My wife and I are recent veterinary graduates and have a combined debt of more than $380,000. Under a standard 10-year repayment plan at 6.8 percent, we'd pay $4,300 a month to service our combined veterinary student loan debt. That's hardly a financially sustainable burden for a resident and recent graduate.

These debt repayment programs take into account your debt load and your income to come up with a monthly payment that's more reasonable. In our case, rather than paying more than $4,300 a month, our combined IBR payments are about $500 a month. That's much more affordable and sustainable, especially as we start building our careers as veterinarians.

But there are downsides to our lower payments, most noteworthy of which involve:

  • loan servicers
  • recertification
  • Traumatic Statement Syndrome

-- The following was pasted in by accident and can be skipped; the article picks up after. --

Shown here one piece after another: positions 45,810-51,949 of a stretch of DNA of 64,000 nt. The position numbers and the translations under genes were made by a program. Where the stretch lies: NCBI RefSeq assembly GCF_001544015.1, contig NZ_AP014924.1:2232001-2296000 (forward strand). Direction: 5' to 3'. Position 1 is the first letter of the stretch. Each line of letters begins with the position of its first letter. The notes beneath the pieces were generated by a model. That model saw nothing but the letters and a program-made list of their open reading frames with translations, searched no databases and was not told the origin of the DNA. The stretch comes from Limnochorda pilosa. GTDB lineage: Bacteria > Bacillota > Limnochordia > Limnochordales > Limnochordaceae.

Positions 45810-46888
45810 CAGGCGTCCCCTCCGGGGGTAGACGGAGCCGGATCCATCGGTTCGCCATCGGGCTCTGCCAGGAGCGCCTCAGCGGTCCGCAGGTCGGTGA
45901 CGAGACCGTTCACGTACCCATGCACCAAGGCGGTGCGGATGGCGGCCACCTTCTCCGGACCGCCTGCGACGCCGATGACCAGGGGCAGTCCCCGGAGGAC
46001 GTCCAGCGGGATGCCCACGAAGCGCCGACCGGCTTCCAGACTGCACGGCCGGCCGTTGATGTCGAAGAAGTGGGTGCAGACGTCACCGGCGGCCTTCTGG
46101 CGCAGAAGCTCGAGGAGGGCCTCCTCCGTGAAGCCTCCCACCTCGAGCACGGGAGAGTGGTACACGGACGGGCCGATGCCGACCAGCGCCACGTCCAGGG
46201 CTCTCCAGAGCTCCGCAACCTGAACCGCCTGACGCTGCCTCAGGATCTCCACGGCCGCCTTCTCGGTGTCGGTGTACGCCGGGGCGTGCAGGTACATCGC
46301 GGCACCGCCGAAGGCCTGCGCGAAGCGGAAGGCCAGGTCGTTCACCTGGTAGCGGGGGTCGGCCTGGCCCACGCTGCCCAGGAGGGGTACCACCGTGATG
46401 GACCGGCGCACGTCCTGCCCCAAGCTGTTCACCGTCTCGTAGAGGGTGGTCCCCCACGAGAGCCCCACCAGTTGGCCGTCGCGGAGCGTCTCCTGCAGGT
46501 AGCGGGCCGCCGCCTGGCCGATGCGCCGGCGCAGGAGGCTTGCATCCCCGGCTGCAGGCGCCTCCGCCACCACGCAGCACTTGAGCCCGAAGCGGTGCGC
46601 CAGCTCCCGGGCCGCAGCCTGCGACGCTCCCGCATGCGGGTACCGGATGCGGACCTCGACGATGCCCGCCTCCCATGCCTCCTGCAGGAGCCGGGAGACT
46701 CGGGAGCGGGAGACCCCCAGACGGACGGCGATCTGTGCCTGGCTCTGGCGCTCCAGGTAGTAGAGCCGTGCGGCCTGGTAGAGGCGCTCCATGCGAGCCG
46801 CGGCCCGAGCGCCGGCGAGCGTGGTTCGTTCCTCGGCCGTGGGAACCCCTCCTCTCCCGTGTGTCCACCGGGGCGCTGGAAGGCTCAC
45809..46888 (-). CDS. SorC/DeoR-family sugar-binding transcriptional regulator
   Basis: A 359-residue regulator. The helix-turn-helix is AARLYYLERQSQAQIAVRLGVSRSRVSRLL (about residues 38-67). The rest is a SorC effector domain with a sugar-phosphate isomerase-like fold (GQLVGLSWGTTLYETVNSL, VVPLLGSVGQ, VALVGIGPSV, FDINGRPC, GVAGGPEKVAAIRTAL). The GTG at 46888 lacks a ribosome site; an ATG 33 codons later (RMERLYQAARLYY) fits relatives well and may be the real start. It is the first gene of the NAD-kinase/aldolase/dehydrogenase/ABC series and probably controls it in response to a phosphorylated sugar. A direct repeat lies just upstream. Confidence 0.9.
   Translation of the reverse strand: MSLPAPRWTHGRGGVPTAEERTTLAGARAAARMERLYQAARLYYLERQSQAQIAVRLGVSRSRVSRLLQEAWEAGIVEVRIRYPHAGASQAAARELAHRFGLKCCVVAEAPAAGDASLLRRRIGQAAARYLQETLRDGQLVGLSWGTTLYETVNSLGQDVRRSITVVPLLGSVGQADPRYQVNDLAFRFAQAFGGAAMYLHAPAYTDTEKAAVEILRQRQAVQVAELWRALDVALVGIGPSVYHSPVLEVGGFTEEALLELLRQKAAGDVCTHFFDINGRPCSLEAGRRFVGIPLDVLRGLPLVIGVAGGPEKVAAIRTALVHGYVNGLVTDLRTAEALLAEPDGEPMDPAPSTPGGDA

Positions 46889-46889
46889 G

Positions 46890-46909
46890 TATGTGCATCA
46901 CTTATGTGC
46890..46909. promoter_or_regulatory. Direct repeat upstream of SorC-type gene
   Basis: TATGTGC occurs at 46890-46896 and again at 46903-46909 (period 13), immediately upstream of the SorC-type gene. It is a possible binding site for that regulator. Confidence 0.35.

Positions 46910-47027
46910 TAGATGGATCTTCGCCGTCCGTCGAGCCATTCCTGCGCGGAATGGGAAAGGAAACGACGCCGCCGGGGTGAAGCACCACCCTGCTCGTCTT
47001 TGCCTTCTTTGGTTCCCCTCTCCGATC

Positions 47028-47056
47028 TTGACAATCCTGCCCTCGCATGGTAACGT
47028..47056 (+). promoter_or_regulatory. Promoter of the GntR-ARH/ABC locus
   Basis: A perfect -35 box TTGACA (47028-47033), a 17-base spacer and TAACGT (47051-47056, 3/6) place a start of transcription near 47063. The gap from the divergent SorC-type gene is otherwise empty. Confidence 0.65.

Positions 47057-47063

• loan forgiveness tax liability

Here's a synopsis of my experiences with each, starting with loan servicers. We never saw this problem coming, but when we started IBR, our loans were with the government and could be serviced online via MyEdAccount. It worked well. Customer service was great, the website was easy to use, and the people I talked with knew the details of the programs inside and out. At some point, there was an almighty decree to outsource all loan servicing to 11 private companies. My loans were shipped to Great Lakes and my wife’s loans to Sallie Mae. This was a debacle from the start. The IBR status on my wife’s loans was not transferred with the loans, which meant that her previous $200-plus monthly payment as a resident skyrocketed to more than $2,400 a month. It took some time to educate Sallie Mae personnel on IBR and capitalization before they corrected that mistake.

My dealings with Great Lakes have been equally disappointing, especially when it comes to recertification.

To stay enrolled in IBR, you must recertify with your loan servicer every year prior to the anniversary of when you entered your loan repayment program. That means filling out paperwork and including tax returns or pay stubs to recalculate your monthly loan payment relative to your earnings and family size.